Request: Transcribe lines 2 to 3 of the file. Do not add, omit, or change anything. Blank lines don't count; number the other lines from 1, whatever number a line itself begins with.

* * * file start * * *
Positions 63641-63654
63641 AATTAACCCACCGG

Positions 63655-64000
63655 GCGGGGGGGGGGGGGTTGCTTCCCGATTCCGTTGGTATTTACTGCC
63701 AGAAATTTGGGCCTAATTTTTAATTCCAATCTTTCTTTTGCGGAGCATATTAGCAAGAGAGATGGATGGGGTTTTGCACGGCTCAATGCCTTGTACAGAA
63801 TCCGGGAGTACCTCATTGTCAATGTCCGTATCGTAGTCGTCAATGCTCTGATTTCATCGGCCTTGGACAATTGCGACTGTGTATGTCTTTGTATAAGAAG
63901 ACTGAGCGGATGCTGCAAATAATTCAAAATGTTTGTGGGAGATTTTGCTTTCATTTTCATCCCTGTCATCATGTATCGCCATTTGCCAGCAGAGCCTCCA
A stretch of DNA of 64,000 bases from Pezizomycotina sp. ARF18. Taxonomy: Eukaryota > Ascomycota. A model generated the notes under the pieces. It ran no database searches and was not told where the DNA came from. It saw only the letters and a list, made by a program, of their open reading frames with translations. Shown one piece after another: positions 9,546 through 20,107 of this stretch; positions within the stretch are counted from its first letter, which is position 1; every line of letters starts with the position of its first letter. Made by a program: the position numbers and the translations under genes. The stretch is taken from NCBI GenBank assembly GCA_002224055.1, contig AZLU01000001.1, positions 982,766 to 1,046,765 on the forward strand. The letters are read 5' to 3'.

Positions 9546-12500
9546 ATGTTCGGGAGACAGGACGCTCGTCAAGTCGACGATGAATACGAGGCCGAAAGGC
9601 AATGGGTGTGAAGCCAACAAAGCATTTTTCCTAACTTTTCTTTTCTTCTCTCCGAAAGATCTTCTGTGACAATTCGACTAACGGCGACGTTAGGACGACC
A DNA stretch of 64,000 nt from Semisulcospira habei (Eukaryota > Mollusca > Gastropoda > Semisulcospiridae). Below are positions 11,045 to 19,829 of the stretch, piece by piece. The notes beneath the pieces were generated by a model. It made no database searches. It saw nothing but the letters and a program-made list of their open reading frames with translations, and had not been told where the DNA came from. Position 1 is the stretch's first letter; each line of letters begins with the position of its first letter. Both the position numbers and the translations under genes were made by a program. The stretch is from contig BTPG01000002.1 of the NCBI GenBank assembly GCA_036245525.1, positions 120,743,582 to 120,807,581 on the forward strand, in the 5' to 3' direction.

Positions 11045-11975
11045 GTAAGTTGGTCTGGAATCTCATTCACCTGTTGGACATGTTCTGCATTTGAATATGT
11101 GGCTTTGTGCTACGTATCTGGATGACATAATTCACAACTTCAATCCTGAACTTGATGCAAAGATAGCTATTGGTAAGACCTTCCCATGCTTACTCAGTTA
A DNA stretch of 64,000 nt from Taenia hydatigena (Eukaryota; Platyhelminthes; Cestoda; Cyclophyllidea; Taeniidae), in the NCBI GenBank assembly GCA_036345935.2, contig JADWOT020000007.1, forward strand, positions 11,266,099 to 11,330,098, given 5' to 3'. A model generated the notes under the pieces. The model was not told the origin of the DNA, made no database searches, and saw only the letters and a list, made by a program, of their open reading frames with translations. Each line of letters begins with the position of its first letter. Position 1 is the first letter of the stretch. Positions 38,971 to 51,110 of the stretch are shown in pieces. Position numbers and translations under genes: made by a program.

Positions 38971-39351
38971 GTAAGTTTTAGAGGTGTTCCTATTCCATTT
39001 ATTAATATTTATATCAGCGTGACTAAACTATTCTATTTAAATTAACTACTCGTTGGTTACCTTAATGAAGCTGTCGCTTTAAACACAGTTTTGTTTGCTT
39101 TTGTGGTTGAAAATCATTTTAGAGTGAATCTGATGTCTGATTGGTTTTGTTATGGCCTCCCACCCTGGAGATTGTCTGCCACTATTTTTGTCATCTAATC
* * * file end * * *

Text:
63641 AATTAACCCACCGG

Positions 63655-64000